Volume 93, Issue 74

Thursday, February 10, 2000


ARTS AND ENTERTAINMENT

Loot a well-executed farce

Harris has working-class appeal

CBS decision a stab to the heart

Guitarist well-versed in creating new images

Guitarist well-versed in creating new images




Gazette file photo


By Matt Pearson
Gazette Staff

"I'm at the IGA, somewhere in Toronto – it's a pretty exotic location," jokes 26 year-old, singer/songwriter, Greg MacPherson.

Yet as he travels across Canada promoting his first album, Balanced on a Pin, it's likely this particular IGA will not be the last exotic location he visits.

MacPherson, who began playing guitar in high school and writing songs in his early 20s, was born in Eastern Canada but raised in the West. This experience has lent him a unique perspective on the country as a whole. "I have a keen sense of the differences between regions, whether that means economic or geographic differences," he explains.

His hometown of Winnipeg, Manitoba, has also played a role in shaping him both as a person and a musician.

Still, MacPherson realizes many artists from Winnipeg must leave at some point to pursue their careers. "Winnipeg has a tendency to export a lot of people, especially the music scene," he says. Chantal Kreviazuk, the Crash Test Dummies and the Watchmen are among the many products to come from Winnipeg's bustling music scene.

Balanced on a Pin had a modest start in Manitoba, as well as on campuses throughout the country. In fact, it has remained number one on the charts at the University of Manitoba's 101.5 UMFM campus radio station since its release in early December.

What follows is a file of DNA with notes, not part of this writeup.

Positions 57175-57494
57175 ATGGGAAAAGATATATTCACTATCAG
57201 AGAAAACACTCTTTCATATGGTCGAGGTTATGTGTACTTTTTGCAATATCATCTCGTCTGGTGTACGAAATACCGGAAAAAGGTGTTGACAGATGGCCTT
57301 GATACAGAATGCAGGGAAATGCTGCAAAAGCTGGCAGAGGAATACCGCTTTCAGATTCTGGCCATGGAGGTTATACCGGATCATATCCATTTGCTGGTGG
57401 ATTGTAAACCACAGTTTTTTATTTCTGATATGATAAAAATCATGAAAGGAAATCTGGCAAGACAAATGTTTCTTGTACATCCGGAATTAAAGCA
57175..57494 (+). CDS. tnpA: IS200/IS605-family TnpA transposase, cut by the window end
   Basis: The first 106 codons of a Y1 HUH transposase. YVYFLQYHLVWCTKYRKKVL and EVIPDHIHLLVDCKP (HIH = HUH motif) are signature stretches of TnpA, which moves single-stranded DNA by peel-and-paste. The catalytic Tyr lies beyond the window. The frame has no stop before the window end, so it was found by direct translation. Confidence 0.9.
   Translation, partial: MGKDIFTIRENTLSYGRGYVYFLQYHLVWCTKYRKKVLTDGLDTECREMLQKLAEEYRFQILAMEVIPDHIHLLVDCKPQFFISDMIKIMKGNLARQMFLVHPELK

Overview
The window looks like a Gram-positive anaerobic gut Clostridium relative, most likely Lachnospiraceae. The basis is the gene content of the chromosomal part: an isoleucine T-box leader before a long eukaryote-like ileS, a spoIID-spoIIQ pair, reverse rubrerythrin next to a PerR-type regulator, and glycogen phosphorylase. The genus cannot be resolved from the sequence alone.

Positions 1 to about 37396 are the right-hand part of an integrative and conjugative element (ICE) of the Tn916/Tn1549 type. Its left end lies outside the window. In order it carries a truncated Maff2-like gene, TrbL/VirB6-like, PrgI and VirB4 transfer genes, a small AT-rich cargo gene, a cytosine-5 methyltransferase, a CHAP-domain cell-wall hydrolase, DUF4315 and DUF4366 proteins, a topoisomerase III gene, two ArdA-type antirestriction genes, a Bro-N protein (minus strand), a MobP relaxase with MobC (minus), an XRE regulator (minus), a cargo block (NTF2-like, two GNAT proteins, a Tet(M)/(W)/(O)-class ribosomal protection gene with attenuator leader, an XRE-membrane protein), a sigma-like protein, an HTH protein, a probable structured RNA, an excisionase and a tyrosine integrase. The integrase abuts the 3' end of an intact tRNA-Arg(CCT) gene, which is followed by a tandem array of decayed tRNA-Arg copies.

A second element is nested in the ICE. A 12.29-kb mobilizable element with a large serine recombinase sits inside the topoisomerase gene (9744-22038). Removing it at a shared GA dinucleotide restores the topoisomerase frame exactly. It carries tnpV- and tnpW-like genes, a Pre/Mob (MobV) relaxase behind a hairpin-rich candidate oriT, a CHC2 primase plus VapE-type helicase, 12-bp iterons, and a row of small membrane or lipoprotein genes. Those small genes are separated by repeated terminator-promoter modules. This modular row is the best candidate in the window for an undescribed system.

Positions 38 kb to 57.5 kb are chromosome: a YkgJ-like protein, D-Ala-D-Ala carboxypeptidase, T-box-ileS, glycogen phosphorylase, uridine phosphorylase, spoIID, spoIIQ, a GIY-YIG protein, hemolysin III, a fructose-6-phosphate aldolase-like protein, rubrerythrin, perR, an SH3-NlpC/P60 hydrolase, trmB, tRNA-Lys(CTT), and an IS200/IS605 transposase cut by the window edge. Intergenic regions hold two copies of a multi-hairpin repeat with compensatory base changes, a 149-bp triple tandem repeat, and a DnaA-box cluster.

With its melodic, sometimes murky sounds and introspective lyrics, it is definitely a strong start for MacPherson, who has only previously released an EP cassette.

The ideas for the lyrics come mainly from MacPherson's desire to create images. "I write about whatever is happening around me, using life as a backdrop," he comments. Many of the songs have a genuine, down-to-earth quality setting them apart from much of the generic overkill ceaselessly pumped out by contemporary radio.

MacPherson himself comes across in conversation as laid back, candid and more than affable. So why then has such a people-person worked every summer for the last six years in a cemetery? "It's the best summer job," he says. Despite being surrounded by families in mourning, MacPherson doesn't find the rather unusual experience depressing in any way and insists it hasn't really changed his perspective on death.

The upside to digging all of those graves is that it gives him the winter months to record and tour. His current tour, which began in the eastern provinces, will last about three weeks. MacPherson is doing almost all of the travelling by train, allowing him to see all parts of the country. He hopes to spend the summer months on the road as well, performing at a number of folk festivals throughout Canada and the U.S..

With the support of such a strong album, MacPherson is destined to be dubbed Winnipeg's latest export. For now though, he appears happy with the way things are – surviving on his own without the support of a major label. "I'd like to stay independent as long as possible."


To Contact The Arts and Entertainment Department:
gazette.entertainment@julian.uwo.ca

Copyright The Gazette 2000